Icelandic professor in economics Gylfi Zoëga stated economic growth is higher in Iceland than in many other western countries and everywhere there are signs of an upswing. He declared the crisis to be over, although the living standard in Iceland has not reached the same level as in 2007.
From a demonstration after the banks collapsed in 2008. Photo by Geir Ólafsson.
Gylfi pointed out that since the banking collapse in October 2008, Iceland’s gross domestic product (GDP) has increased by 3.7 percent, which is a higher rate than the average among European Union member states, ruv.is reports.
Gylfi stated that during daily bickering, most Icelanders have failed to notice the upswing of the national economy which began in mid-2010. Since then, the country has boasted economic growth. Last year it measured three percent, which is higher than in many other western countries.
“It is caused by increased investment, private consumption and export, that is, tourism and the fishing industry. All around we can see signs of the upswing which is gaining strength in Iceland,” Gylfi said.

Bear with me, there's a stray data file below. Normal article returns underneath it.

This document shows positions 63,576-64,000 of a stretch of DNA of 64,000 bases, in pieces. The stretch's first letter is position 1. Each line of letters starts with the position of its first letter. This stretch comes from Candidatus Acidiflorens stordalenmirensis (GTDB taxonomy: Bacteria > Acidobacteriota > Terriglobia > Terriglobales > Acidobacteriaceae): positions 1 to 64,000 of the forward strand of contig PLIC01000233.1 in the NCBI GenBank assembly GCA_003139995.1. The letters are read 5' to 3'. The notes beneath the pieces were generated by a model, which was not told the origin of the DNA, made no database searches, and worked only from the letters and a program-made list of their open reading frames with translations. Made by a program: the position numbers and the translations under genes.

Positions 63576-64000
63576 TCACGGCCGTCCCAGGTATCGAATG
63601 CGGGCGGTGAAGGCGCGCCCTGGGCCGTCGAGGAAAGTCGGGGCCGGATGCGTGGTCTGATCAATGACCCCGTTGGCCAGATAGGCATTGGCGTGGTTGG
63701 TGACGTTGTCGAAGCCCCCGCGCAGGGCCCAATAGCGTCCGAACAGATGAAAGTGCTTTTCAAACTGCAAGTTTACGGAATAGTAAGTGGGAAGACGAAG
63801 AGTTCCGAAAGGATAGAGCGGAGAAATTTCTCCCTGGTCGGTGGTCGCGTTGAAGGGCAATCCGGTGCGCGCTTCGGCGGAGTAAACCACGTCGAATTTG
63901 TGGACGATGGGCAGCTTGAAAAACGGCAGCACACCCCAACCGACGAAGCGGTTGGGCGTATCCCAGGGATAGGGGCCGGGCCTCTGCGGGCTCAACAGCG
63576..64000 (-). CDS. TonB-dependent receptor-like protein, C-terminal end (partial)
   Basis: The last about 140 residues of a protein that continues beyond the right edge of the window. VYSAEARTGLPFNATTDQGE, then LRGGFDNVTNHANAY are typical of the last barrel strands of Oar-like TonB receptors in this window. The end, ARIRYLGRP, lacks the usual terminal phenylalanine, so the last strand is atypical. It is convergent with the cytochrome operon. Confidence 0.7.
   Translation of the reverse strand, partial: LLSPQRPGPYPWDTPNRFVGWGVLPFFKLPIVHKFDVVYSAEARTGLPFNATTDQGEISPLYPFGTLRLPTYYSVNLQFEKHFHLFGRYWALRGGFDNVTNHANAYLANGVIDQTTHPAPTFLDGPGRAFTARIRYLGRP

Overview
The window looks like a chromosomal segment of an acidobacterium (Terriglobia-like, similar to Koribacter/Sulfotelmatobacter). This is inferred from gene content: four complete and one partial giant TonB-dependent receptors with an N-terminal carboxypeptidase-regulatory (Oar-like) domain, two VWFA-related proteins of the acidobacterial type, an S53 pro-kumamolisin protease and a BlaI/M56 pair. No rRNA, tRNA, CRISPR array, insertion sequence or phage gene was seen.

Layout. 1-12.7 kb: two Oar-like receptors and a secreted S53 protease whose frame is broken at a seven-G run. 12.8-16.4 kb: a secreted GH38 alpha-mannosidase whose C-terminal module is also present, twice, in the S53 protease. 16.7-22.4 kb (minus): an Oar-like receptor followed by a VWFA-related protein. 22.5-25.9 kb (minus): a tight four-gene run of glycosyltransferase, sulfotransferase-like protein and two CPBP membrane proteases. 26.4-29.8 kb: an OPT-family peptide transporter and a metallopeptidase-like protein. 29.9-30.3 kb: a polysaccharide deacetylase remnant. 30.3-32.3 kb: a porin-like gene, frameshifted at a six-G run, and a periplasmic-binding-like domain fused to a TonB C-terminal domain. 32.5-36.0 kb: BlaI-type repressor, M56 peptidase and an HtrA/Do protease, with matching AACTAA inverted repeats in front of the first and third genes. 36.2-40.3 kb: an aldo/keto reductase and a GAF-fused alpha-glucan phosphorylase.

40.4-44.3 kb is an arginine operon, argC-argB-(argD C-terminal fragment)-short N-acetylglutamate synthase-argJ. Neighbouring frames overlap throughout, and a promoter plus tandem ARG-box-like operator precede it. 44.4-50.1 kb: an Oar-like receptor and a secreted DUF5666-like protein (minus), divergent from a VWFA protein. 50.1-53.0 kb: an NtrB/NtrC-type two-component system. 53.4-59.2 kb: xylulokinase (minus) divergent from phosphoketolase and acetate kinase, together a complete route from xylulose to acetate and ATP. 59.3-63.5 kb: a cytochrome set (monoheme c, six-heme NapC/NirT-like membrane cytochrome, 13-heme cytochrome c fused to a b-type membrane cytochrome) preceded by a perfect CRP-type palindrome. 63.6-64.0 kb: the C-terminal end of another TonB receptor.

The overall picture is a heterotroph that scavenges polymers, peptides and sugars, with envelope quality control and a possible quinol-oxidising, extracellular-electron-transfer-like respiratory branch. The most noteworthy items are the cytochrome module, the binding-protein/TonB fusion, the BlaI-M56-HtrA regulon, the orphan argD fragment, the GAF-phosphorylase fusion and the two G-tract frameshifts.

“The employment level is improving, the purchasing power of salaries is improving,” he pointed out. “The purchasing power is similar as in 2005, the GPD comparable to 2006 on fixed pricing. So we are doing pretty well and better day by day.”
In addition, the debts of households and companies have decreased and the ownership of companies that make up a large part of the employment market has been sorted out. The economy is much healthier than it used to be, Gylfi stated.
“The living standard is not as good as in 2007 because then we were living off loans, meaning it is easy to maintain a good living standard short-term by taking high foreign loans. But now, the living standard that we have is that what the country can afford and at the same time foreign loans are being paid off,” Gylfi explained.
However, he warned that Iceland might be affected by blows in foreign fiscal markets because of the capital controls and the crisis in Europe will affect the value of Iceland’s export products and thereby the living standard of Icelanders.